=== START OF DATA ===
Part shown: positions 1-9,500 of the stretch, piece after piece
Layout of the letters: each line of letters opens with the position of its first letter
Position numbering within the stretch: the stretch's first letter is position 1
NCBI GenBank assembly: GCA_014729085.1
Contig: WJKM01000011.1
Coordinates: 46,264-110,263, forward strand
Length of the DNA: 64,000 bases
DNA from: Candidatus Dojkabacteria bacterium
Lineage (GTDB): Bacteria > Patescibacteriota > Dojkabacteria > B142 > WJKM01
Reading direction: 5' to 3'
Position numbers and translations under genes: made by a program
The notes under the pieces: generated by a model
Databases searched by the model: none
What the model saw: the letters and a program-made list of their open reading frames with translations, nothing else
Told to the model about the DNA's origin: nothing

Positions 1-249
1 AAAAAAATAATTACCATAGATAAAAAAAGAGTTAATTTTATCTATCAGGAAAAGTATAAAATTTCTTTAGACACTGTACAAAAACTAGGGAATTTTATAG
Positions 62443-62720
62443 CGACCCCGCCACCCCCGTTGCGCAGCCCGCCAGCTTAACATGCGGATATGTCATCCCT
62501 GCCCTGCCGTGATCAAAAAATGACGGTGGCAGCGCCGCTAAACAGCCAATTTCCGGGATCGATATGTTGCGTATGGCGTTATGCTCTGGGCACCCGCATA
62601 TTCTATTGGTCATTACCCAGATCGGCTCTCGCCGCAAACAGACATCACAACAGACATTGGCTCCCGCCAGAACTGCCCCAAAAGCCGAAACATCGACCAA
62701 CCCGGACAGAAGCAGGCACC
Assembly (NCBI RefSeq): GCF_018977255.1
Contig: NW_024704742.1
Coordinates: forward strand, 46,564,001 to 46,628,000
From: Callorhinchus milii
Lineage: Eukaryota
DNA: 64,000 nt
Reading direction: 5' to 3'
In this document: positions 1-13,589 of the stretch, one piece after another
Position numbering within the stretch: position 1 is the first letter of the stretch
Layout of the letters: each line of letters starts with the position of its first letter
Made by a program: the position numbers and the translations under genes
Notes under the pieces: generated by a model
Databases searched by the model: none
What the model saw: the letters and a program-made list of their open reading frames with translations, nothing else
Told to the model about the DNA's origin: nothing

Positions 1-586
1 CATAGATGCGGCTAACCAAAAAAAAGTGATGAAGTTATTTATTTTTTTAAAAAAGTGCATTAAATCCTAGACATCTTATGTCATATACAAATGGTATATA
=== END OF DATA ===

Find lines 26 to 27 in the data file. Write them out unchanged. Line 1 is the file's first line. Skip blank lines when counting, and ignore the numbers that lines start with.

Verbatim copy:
From: Callorhinchus milii
Lineage: Eukaryota